The frequent occurrence of microcystins (MCs) in freshwater poses serious threats to the drinking water safety and health of human beings. Although MCs have been detected in individual fresh waters in China, little is known about their occurrence over a large geographic scale. An investigation of 30 subtropical lakes in eastern China was performed during summer 2018 to determine the MCs concentrations in water and their possible risk via direct water consumption to humans, and to assess the associated environmental factors. MCs were detected in 28 of 30 lakes, and the highest mean MCs concentrations occurred in Lake Chaohu (26.7 μg/L), followed by Lake Taihu (3.11 μg/L). MC-LR was the primary variant observed in our study, and MCs were mainly produced by Microcystis, Anabaena (Dolicospermum), and Oscillatoria in these lakes. Replete nitrogen and phosphorus concentrations, irradiance, and stable water column conditions were critical for dominance of MC-producing cyanobacteria and high MCs production in our study. Hazard quotients indicated that human health risk of MCs in most lakes was at moderate or low levels except Lakes Chaohu and Taihu. Nutrient control management is recommended to decrease the likelihood of high MCs production. Finally, we recommend the regional scale thresholds of total nitrogen and total phosphorus concentrations of 1.19 mg/L and 7.14 × 10 mg/L, respectively, based on the drinking water guideline of MC-LR (1 μg/L) recommended by World Health Organization. These targets for nutrient control will aid water quality managers to reduce human health risks created by exposure to MCs.
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http://dx.doi.org/10.1007/s11356-020-10384-0DOI Listing
December 2020

A new method based on diffusive gradients in thin films for in situ monitoring microcystin-LR in waters.

Sci Rep 2019 11 26;9(1):17528. Epub 2019 Nov 26.

State Key Laboratory of Lake Science and Environment, Nanjing Institute of Geography and Limnology, Chinese Academy of Sciences, Nanjing, 210008, China.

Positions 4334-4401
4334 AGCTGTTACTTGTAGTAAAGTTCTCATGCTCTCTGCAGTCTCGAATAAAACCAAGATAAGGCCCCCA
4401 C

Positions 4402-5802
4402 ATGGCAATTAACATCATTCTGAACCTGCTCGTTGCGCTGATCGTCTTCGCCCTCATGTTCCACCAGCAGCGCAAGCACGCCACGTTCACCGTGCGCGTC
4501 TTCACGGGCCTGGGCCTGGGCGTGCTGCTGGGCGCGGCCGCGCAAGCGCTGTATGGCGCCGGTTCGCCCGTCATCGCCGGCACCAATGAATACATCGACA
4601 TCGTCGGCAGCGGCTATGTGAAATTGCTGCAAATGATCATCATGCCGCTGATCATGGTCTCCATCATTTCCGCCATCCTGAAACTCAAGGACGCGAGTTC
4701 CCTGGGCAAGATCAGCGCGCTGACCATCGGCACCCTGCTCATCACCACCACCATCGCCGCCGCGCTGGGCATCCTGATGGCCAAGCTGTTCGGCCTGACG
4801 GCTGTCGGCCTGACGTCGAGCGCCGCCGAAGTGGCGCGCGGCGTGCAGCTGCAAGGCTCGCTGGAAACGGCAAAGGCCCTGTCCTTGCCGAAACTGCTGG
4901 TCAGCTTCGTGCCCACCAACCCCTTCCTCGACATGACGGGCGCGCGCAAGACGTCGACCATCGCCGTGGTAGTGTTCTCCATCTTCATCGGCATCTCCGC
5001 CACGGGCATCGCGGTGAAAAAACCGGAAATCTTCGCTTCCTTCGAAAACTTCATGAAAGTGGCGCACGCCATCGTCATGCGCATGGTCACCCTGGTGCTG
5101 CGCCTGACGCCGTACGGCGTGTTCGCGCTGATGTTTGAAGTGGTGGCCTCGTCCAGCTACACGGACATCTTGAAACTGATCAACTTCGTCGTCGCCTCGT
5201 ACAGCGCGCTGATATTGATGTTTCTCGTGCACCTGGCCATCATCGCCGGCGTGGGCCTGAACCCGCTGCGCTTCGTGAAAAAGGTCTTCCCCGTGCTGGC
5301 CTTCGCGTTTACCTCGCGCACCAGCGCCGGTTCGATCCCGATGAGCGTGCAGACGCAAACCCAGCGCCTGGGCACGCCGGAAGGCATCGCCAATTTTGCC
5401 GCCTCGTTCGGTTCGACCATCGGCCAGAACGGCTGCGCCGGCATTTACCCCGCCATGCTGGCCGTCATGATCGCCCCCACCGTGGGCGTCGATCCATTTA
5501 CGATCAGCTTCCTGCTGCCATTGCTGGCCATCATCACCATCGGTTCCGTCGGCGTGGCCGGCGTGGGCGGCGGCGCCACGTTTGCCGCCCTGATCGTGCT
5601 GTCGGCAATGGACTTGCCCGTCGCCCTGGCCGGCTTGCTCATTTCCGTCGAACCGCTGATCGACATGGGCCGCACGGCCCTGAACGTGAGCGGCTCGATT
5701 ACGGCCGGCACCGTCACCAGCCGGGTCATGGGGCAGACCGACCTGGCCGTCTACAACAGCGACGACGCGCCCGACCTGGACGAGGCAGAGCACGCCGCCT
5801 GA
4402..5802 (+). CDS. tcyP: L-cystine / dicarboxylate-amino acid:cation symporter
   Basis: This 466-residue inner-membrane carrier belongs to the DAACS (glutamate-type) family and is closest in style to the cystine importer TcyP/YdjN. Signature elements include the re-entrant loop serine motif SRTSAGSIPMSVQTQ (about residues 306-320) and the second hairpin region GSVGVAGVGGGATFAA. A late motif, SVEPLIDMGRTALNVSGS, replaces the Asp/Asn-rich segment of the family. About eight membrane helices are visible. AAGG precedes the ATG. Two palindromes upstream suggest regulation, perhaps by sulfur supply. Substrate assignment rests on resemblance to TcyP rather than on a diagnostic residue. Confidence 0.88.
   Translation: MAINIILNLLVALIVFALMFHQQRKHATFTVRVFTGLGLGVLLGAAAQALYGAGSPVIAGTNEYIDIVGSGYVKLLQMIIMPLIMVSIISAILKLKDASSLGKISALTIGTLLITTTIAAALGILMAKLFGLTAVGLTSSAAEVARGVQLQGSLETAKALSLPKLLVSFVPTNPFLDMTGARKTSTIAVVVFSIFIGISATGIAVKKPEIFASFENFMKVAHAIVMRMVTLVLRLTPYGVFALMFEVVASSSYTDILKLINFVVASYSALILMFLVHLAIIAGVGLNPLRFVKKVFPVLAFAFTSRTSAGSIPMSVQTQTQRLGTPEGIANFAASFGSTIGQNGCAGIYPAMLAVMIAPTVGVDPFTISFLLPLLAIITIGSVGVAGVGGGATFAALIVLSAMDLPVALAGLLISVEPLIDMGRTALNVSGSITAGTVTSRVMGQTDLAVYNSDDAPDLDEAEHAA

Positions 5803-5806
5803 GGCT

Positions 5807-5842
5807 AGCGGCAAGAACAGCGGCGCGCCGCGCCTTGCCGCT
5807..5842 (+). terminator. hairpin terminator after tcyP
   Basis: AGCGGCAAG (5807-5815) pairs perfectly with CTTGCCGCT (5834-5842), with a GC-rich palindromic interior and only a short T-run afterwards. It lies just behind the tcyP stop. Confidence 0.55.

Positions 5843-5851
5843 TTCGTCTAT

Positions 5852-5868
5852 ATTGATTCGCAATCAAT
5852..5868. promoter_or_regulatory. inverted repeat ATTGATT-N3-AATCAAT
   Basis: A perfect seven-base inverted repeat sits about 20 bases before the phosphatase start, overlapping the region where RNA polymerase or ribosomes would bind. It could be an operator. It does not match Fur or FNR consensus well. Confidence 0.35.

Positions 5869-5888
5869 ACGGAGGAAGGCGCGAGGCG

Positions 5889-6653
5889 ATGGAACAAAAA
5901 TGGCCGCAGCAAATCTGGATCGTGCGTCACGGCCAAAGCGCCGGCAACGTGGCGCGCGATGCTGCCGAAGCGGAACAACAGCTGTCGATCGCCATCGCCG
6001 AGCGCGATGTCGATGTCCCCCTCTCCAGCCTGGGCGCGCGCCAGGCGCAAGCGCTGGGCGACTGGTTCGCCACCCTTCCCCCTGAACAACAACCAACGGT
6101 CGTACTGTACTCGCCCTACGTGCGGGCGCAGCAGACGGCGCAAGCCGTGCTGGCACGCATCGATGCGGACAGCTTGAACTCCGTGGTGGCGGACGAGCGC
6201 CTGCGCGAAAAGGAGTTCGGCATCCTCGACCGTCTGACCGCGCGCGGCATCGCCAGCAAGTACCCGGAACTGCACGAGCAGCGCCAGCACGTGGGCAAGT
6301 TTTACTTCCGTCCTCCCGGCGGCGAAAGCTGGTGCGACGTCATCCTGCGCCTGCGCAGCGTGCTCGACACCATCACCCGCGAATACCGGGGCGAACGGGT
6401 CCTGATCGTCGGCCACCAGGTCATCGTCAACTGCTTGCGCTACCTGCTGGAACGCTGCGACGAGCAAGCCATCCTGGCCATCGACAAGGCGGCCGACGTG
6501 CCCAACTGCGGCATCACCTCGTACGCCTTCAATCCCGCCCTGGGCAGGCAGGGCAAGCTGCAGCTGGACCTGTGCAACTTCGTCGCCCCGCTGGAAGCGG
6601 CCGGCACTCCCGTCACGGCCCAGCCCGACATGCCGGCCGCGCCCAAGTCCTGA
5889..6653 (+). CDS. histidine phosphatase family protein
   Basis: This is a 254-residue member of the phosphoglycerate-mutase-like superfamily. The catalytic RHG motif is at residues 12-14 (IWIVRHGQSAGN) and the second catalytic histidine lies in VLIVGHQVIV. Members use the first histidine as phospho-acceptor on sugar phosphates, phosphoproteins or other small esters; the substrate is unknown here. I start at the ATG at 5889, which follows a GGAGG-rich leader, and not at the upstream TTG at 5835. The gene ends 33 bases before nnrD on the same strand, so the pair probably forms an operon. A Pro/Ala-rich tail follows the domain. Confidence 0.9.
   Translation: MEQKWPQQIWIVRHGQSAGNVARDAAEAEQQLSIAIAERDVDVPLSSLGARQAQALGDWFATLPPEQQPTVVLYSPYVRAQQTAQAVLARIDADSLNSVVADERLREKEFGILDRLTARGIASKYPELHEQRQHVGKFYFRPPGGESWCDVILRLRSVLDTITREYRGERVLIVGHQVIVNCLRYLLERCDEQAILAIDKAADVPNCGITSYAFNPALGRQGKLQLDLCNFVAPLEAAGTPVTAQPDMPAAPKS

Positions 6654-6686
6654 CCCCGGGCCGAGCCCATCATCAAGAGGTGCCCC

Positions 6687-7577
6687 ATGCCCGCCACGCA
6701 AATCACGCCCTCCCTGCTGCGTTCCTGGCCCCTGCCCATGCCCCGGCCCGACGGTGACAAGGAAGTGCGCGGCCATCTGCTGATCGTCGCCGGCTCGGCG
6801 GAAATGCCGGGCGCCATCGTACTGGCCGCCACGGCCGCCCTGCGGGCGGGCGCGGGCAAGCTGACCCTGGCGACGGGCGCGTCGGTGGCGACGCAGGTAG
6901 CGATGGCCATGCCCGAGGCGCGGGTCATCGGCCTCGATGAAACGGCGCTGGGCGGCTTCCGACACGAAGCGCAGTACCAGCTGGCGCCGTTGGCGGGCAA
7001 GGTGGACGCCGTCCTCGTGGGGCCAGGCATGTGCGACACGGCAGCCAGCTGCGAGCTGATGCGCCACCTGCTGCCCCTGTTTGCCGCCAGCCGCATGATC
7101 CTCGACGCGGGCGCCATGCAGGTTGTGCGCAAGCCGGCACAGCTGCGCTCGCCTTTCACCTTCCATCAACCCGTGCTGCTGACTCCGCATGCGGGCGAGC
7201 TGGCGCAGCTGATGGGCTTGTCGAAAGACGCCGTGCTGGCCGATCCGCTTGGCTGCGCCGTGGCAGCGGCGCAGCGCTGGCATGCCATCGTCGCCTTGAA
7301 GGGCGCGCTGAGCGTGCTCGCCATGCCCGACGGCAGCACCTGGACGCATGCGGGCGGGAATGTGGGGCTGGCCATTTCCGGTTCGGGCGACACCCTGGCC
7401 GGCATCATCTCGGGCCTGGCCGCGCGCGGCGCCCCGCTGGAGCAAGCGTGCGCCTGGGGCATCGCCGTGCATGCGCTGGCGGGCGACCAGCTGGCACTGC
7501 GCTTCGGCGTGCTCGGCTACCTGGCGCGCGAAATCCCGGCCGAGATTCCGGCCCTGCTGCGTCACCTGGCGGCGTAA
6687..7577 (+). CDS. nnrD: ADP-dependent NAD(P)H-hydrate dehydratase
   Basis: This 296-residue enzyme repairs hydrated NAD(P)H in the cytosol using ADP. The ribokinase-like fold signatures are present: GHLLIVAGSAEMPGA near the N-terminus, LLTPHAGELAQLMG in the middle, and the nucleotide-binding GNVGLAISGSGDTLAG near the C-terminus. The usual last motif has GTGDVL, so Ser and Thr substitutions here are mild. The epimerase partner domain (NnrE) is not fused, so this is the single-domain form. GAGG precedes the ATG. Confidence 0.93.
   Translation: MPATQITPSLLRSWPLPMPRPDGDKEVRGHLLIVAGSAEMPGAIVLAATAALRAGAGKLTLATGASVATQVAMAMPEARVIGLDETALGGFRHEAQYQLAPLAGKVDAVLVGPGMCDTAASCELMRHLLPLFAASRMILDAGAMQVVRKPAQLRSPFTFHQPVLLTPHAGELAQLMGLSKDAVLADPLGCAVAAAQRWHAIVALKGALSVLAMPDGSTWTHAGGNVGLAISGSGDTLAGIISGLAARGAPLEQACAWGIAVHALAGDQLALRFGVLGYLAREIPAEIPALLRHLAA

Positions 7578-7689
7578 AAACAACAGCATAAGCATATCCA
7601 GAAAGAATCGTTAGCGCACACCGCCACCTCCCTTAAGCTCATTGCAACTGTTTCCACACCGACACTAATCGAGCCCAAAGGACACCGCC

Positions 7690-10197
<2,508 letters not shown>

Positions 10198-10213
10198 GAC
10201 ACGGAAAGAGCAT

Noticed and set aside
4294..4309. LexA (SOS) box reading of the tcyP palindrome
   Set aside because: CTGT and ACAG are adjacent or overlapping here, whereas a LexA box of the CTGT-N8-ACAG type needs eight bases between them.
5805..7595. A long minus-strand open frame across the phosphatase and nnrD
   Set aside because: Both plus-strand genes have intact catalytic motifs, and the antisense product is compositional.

The passive sampling method of diffusive gradients in thin-films (DGT) was developed to provide a quantitative and time-integrated measurement of microcystin-LR (MC-LR) in waters. The DGT method in this study used HLB (hydrophilic-lipophilic-balanced) material as a binding agent, and methanol as an eluent. The diffusion coefficient of MC-LR was 5.01 × 10 cm s at 25 °C in 0.45 mm thick diffusion layer. This DGT method had a binding capacity of 4.24 μg per binding gel disk (3.14 cm), ensuring sufficient capacity to measure MC-LR in most water matrices. The detection limit of HLB DGT was 0.48 ng L. DGT coupled to analysis by HPLC appears to be an accurate method for MC-LR monitoring. Comparison of DGT measurements for MC-LR in water and a conventional active sampling method showed little difference. This study demonstrates that HLB-based DGT is a useful tool for in situ monitoring of MC-LR in fresh waters.
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http://dx.doi.org/10.1038/s41598-019-53835-6DOI Listing
http://www.ncbi.nlm.nih.gov/pmc/articles/PMC6879504PMC
November 2019

Combined toxic effects of microcystin-LR and phenanthrene on growth and antioxidant system of duckweed (Lemna gibba L.).

Ecotoxicol Environ Saf 2019 Dec 28;185:109668. Epub 2019 Sep 28.

State Key Laboratory of Lake Science and Environment, Nanjing Institute of Geography and Limnology, Chinese Academy of Sciences, 73 East Beijing Road, Nanjing, 210008, China. Electronic address: